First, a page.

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Senate panel: Pharmally, gov’t execs in ‘grand conspiracy’

By: DJ Yap – Reporter /Philippine Daily Inquirer / October 20, 2021

MANILA, Philippines — President Rodrigo Duterte is at the center of a “grand conspiracy” to defraud the government of billions of pesos perpetrated at the height of the pandemic by his Chinese friend and former economic adviser Michael Yang, executives of Pharmally Pharmaceutical Corp. and former and current budget procurement officers, according to a report by the Senate blue ribbon committee released on Tuesday.

It was the President “who allowed his friends to bleed this nation’s coffers dry,” said Sen. Richard Gordon, who disclosed his committee’s preliminary report during Tuesday’s hearing, the 12th since the inquiry started on Aug. 18.

“It is clear and categorical to us that this grand conspiracy could never have happened without the imprimatur of the President,” said the senator, who has been the target of many tirades from Duterte since the investigation started.

He said criminal charges should be filed against Yang, who allegedly provided financial backing for Pharmally, a company capitalized at only P625,000, so that it could fulfill its contracts amounting to P11.5 billion in 2020 and 2021 to supply the government with, among others, face masks and shields, personal protective equipment (PPE) and COVID-19 test kits.

Gordon said the deals with the Procurement Service of the Department of Budget and Management (PS-DBM) and the Department of Health (DOH) were “were grossly and manifestly disadvantageous to the government.”

‘Special audit’

Presidential spokesperson Harry Roque dismissed the allegations against Duterte as a “tall tale.”

“I will repeat, first of all, there was no overprice in the purchase of the PPEs according to the chairman of the Commission on Audit (COA),” Roque said in a press briefing.

He also insisted that no law was violated in awarding the contracts to Pharmally because the Bayanihan 1 law authorized the President to make emergency purchases amid the pandemic.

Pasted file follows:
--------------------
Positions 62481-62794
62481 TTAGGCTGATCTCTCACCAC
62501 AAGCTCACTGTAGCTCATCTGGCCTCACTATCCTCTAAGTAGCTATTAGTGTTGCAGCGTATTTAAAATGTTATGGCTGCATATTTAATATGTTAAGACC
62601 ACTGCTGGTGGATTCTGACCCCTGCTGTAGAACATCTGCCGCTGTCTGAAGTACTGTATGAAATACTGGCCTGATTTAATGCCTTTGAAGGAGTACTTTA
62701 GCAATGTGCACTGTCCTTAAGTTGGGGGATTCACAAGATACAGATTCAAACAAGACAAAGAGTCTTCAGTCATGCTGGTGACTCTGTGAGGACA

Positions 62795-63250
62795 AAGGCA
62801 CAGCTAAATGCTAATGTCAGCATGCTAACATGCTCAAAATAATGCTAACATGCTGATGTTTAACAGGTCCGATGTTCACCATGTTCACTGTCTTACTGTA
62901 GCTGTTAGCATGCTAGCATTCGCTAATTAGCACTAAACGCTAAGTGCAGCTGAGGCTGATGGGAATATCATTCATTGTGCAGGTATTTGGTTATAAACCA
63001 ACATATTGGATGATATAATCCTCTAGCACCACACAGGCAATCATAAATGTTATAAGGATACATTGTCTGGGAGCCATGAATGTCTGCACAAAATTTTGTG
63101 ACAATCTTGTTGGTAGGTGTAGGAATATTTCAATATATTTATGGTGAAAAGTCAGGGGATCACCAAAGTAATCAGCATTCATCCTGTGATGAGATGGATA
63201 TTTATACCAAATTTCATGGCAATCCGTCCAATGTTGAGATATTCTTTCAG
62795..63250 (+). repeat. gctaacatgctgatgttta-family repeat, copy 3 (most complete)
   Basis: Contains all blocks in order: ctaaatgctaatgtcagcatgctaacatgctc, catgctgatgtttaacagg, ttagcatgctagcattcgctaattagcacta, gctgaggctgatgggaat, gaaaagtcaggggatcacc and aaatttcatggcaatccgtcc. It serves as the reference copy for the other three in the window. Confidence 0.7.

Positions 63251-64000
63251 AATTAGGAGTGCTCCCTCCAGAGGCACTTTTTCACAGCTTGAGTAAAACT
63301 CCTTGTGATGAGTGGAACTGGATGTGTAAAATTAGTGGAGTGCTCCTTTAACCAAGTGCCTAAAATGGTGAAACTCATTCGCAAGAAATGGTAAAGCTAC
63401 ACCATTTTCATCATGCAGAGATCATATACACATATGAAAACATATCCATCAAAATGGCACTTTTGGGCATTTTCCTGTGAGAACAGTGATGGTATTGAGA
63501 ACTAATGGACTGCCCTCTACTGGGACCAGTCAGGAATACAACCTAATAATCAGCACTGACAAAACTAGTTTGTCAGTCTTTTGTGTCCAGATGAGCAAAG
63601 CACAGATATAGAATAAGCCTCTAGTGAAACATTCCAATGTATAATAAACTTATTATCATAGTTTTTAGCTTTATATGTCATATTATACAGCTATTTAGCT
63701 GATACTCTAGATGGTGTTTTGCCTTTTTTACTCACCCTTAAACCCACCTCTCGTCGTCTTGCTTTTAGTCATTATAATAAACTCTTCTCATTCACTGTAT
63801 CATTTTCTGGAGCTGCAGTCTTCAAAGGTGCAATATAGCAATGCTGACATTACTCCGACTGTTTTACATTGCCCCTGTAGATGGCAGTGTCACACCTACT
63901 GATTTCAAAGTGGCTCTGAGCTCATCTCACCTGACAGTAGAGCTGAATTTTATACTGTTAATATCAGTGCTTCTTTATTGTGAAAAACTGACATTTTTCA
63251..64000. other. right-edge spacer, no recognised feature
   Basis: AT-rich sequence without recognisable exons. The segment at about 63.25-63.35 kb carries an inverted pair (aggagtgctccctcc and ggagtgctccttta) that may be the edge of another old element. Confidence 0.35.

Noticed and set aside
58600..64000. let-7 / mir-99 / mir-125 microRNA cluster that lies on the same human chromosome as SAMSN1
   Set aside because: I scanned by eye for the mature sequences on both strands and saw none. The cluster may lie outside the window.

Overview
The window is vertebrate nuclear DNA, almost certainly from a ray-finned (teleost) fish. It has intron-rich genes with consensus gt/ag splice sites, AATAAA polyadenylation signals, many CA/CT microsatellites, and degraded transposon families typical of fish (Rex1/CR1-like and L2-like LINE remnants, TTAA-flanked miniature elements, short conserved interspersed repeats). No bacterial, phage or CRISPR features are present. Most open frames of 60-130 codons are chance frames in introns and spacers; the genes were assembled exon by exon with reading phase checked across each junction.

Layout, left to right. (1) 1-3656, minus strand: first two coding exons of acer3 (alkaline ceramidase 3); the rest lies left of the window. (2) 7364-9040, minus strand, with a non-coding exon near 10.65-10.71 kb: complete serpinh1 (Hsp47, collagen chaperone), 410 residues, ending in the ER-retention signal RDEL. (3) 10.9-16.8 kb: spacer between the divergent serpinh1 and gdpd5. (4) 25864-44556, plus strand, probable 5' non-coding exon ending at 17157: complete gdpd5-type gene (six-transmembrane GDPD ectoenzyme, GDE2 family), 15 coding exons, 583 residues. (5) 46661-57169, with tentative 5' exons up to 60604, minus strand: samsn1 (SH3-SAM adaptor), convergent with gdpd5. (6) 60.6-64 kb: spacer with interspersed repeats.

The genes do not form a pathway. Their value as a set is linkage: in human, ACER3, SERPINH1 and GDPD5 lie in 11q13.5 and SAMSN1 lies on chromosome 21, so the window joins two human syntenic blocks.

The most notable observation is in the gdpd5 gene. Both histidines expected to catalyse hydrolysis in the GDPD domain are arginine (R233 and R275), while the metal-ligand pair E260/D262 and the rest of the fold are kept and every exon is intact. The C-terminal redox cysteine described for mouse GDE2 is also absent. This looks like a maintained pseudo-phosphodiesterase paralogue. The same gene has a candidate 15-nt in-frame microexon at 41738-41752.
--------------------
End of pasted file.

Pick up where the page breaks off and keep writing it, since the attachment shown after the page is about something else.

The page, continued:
“If there was no violation of the law and no overprice, why will there be a grand conspiracy? That is a tall tale from a person who is politicking,” he said, referring to Gordon, who is running for reelection.

In separate hearings held by the House of Representatives and the Senate, COA Chair Michael Aguinaldo told lawmakers that its report contained no statements on overpricing.


Aguinaldo did not say there was overprice but neither did he say that there was no overprice because COA’s “observation,” the audit body’s term for its comments, was “related more to inventory management” rather than prices of procured goods.

He told the Senate that there would now be a “special audit” to look into it.

Gordon’s committee said Yang, a businessman, should be deported. But under Philippine law, such a move is usually made once all charges against a foreigner are resolved.

The committee said Yang was liable specifically for perjury, violations of the Bayanihan 1 law and the Anti-Graft and Corrupt Practices Act “for causing undue injury” to the government by giving a private party unwarranted benefits, and entering into contracts which were “manifestly and grossly disadvantageous to the government.”

Yang, who was defended by the President on several occasions, had denied that he gave Pharmally a loan so it could pay Chinese companies for the pandemic supplies.

Last year, the DOH transferred at least P42 billion of its pandemic funds to the PS-DBM to procure items that it found hard to purchase on its own. But the COA flagged the transfer for lack of a memorandum of agreement or other supporting documents.